• Of course, shooting the film I wanted with a dream team. From inception to completion this project has been so smooth- I’m working out my methods and that process if really fun and rewarding!

Connect with Jen Ray and Dancinema Productions Ltd. at www.dancinemaproductionsltd.com or on Tumblr, Vimeo and Facebook. Check out this preview of her newest film, Willa & the Willis, below!

Cucalorus 21 – Connecting Artists and Entrepreneurs Over Bonfires and Bourbon

Cucalorus 21 took over downtown Wilmington, North Carolina earlier this month with a five-day movie marathon and spirited social schedule dedicated to capturing creativity and innovation. From November 11-15, 2015, Cucalorus attendees chose from 153 separate events, including film screenings, speakers, panels, workshops, parties and interactive installations.

The Visual/Sound/Walls opening night party. Photo by Saben Kane.

Audience members experience 37 music videos on a dozen screens at the Visual/Sound/Walls opening night party. Photo by Saben Kane.

Cucalorus 21 enjoyed a record accumulated attendance of 17,630 (up 11.9% from 2014). The diverse film lineup featured 269 selections from 27 countries, including 38 narrative features, 15 documentary features, 174 shorts, 37 music videos and 5 projects in the Works-in-Progress Lab. The five most attended events at Cucalorus were the world premiere of Christopher Everett’s documentary Wilmington On Fire; opening night performance Dance-a-lorus; Eshom and Ian Nelms’ Waffle Street (starring One Tree Hill’s James Lafferty); Onur Tukel’s eccentric comedy Applesauce; and John Goldschmidt’s warmhearted drama Dough. Wilmington on Fire and Applesauce both earned Buzz Repeat screenings on the last night of the festival. Special programs like Visual/Sound/Walls, The Bus to Lumberton, Cuctails and a slew of social events rounded out the offerings.

Cucalorus CONNECT launched with an ambitious line-up of events dedicated to entrepreneurs, start-ups, technology and capital. Daily keynotes and Port City Pitches presented insights from established leaders and enthusiastic startups, with afternoon panels covering current topics including the Internet of Things, women in technology, brewing and distilling and virtual reality. CONNECT programming allowed entrepreneurs and filmmakers to discover common ground and share ideas, a goal for Brawley, UNCW, TekMountain and other organizers who became deeply invested in CONNECT’s debut.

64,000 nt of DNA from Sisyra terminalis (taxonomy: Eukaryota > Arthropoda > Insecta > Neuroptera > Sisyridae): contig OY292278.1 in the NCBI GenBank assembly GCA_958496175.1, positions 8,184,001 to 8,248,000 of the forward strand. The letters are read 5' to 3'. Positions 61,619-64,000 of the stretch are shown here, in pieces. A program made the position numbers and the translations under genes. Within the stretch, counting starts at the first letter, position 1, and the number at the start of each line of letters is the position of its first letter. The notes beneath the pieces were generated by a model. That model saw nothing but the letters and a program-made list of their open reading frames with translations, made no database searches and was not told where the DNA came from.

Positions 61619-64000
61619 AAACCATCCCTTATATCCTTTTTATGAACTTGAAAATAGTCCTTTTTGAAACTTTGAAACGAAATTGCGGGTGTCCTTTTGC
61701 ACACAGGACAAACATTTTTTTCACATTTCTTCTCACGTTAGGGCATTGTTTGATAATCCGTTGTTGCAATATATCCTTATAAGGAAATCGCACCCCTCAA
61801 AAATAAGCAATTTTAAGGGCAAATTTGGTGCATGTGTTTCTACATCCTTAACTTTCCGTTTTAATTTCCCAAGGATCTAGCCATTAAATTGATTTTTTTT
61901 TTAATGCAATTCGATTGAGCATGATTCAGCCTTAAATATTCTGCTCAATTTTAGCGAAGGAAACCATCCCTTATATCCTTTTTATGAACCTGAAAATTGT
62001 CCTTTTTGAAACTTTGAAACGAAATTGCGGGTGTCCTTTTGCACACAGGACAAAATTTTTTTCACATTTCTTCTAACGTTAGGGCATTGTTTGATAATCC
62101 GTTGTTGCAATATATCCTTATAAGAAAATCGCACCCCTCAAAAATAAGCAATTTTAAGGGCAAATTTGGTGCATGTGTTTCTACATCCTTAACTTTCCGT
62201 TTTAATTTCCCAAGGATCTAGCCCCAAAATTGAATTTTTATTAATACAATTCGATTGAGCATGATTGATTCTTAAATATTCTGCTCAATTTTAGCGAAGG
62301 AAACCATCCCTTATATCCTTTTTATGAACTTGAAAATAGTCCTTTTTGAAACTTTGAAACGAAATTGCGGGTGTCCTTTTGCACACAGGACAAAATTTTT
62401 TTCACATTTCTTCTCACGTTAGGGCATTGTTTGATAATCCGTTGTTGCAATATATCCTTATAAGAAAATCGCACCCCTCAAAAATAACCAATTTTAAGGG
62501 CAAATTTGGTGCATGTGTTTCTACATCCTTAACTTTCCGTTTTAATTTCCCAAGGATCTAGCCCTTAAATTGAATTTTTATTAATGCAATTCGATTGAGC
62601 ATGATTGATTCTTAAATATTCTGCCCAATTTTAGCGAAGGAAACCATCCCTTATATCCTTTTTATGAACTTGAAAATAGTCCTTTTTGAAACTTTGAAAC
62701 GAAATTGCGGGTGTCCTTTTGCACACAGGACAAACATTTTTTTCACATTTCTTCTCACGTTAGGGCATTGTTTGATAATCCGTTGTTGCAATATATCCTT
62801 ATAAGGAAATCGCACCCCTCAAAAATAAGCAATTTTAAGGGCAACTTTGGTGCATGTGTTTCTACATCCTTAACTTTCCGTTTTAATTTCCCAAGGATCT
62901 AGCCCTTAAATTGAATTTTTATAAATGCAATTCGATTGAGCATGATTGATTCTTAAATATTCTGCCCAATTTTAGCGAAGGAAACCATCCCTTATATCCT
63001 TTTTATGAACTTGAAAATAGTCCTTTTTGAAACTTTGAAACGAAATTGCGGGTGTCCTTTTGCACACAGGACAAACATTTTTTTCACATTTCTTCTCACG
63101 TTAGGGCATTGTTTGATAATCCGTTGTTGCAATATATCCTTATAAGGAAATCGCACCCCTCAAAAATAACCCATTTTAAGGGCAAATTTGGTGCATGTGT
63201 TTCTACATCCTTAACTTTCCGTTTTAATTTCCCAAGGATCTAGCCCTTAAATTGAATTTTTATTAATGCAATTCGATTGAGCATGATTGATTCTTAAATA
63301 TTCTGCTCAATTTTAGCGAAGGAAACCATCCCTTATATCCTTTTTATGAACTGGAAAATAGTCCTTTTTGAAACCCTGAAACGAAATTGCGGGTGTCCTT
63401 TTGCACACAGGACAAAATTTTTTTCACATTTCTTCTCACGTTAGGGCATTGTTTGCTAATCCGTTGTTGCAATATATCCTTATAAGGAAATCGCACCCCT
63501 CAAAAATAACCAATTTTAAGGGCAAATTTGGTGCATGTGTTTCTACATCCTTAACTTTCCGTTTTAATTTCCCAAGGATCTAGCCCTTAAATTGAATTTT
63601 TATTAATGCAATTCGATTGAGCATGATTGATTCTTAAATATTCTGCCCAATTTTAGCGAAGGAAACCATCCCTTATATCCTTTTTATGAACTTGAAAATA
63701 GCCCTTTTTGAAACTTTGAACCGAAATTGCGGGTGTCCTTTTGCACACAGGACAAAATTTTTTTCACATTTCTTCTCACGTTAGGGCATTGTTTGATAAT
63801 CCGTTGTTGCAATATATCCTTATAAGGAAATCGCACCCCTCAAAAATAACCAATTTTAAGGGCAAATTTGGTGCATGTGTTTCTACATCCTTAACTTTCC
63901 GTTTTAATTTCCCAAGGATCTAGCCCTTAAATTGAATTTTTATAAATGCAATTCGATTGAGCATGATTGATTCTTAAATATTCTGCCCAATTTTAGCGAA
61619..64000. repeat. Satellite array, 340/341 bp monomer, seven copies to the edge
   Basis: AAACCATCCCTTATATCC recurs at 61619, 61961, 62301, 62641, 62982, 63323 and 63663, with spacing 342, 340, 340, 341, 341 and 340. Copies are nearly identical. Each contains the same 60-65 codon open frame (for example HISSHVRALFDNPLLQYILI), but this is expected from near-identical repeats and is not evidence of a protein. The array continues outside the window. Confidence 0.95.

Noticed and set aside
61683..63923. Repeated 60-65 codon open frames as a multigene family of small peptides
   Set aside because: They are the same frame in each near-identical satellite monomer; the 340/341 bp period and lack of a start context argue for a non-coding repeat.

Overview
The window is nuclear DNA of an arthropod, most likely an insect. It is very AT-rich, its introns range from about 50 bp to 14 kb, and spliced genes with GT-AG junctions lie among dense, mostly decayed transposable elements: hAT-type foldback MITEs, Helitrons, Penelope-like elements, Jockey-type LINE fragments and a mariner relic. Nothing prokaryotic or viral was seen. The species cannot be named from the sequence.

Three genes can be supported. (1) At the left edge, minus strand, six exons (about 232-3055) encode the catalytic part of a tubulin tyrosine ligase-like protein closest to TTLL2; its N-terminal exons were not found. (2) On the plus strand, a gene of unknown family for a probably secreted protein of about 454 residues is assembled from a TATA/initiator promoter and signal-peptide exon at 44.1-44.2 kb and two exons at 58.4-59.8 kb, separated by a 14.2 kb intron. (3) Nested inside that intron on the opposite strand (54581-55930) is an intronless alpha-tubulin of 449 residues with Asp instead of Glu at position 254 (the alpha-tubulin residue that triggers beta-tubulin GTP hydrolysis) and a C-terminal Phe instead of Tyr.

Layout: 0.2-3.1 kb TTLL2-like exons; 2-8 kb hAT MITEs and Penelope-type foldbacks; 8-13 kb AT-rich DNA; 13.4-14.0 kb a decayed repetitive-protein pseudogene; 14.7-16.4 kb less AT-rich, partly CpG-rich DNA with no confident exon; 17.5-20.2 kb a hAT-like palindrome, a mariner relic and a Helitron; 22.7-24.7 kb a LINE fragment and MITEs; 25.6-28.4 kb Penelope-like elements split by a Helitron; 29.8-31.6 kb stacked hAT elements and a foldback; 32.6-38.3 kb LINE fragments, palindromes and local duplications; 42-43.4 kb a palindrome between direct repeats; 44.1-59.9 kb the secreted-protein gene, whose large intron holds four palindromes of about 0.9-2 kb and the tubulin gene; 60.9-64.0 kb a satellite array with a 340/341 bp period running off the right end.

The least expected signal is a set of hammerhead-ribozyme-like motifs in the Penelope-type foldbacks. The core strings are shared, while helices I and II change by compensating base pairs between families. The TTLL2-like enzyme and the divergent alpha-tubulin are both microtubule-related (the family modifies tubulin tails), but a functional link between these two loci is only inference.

“Cucalorus took a bold leap this year,” said Executive Director Dan Brawley. “We re-focused our efforts on exploring the future – of entertainment and business and even the festival itself. The seeds we planted 10 and 20 years ago turned out to be humans with bright minds and bold ideas. They’ve become a family of creatives who are deeply invested in our ongoing experiment in community-building and have transformed the face of Cucalorus.”

Cucalorus was recently named one of the “Top 25 Coolest Film Festivals in the World, 2015” by MovieMaker Magazine for the third consecutive year. View the full Cucalorus 21 lineup here.

An Interview with Jackie Olive, Cucalorus resident artist

Our summer residency program is coming to a close, but resident artist Jacqueline Olive hasn’t stopped working. She’s on the final production push of her film, “Always in Season,” which screened as a work-in-progress at Cucalorus 20, and is continuing efforts on the film’s Indiegogo campaign! “Always in Season” is Olive’s latest documentary feature that explores the lingering impact left by almost a century of African American lynchings in the United States. The film investigates the effects of racial terrorism across multiple communities, introducing the viewer to the perpetrators, spectators, and victims of lynching as they try to grapple with how to acknowledge and reconcile these horrific crimes that are still happening today. As a heated national discourse intensifies, “Always in Season” continues and informs the conversation, probing the complexity and pervasiveness of race and racial terrorism in the U.S. (View the trailer here!)

We were lucky enough to be able to sit down with Jackie to discuss her goals for the project, her time in Wilmington, and what exactly a Jackie Olive-inspired 21st birthday bash would look like.

AlwaysinSeasonQ: Explain your path to Cucalorus. What specific opportunities did you see in the artist-in residence program?

A: I ended up applying to the Works-in-Progress program last year and I got accepted. It was such a great opportunity to screen my film shortly after I finished a 25-minute cut at exactly the time when I needed feedback. For those who’ve never been to Cucalorus, it is such a fun, wacky, and warm environment. People come from all over the world to attend. That festival environment plus the opportunity to participate with colleagues, some of whom also had films about the need for racial justice and reconciliation, was so valuable. The best part was that I got to screen “Always in Season” at a variety of venues in Wilmington, from a local high school to Jengo’s Playhouse. The screenings were facilitated by amazing Alternate ROOTS staff, so when someone mentioned the artist in residency at the festival, I made a mental note to apply.